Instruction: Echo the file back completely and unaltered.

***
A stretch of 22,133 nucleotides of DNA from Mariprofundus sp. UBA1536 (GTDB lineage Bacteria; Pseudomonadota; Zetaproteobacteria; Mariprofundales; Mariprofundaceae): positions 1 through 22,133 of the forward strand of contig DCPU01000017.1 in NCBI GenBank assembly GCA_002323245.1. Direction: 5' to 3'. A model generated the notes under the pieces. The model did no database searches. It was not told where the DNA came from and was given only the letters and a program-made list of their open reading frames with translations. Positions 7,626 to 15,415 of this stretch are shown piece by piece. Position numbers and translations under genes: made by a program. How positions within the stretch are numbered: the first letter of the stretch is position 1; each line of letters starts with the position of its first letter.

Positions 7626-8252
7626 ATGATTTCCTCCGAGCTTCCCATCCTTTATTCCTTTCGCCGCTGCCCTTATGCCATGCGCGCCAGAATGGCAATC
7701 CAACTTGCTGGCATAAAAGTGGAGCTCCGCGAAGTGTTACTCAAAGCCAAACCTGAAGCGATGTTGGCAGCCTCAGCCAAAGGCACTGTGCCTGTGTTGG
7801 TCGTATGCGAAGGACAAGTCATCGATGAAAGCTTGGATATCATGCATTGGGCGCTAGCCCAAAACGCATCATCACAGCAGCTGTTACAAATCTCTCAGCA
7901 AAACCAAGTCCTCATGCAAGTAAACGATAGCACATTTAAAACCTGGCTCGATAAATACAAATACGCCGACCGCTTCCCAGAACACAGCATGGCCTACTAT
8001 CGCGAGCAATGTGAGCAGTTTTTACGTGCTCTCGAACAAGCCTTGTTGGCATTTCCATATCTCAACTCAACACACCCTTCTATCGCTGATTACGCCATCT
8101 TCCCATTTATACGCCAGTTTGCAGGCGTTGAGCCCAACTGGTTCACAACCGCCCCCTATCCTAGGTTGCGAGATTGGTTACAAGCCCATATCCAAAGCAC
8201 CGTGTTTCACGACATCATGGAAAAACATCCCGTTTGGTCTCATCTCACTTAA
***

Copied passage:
A stretch of 22,133 nucleotides of DNA from Mariprofundus sp. UBA1536 (GTDB lineage Bacteria; Pseudomonadota; Zetaproteobacteria; Mariprofundales; Mariprofundaceae): positions 1 through 22,133 of the forward strand of contig DCPU01000017.1 in NCBI GenBank assembly GCA_002323245.1. Direction: 5' to 3'. A model generated the notes under the pieces. The model did no database searches. It was not told where the DNA came from and was given only the letters and a program-made list of their open reading frames with translations. Positions 7,626 to 15,415 of this stretch are shown piece by piece. Position numbers and translations under genes: made by a program. How positions within the stretch are numbered: the first letter of the stretch is position 1; each line of letters starts with the position of its first letter.

Positions 7626-8252
7626 ATGATTTCCTCCGAGCTTCCCATCCTTTATTCCTTTCGCCGCTGCCCTTATGCCATGCGCGCCAGAATGGCAATC
7701 CAACTTGCTGGCATAAAAGTGGAGCTCCGCGAAGTGTTACTCAAAGCCAAACCTGAAGCGATGTTGGCAGCCTCAGCCAAAGGCACTGTGCCTGTGTTGG
7801 TCGTATGCGAAGGACAAGTCATCGATGAAAGCTTGGATATCATGCATTGGGCGCTAGCCCAAAACGCATCATCACAGCAGCTGTTACAAATCTCTCAGCA
7901 AAACCAAGTCCTCATGCAAGTAAACGATAGCACATTTAAAACCTGGCTCGATAAATACAAATACGCCGACCGCTTCCCAGAACACAGCATGGCCTACTAT
8001 CGCGAGCAATGTGAGCAGTTTTTACGTGCTCTCGAACAAGCCTTGTTGGCATTTCCATATCTCAACTCAACACACCCTTCTATCGCTGATTACGCCATCT
8101 TCCCATTTATACGCCAGTTTGCAGGCGTTGAGCCCAACTGGTTCACAACCGCCCCCTATCCTAGGTTGCGAGATTGGTTACAAGCCCATATCCAAAGCAC
8201 CGTGTTTCACGACATCATGGAAAAACATCCCGTTTGGTCTCATCTCACTTAA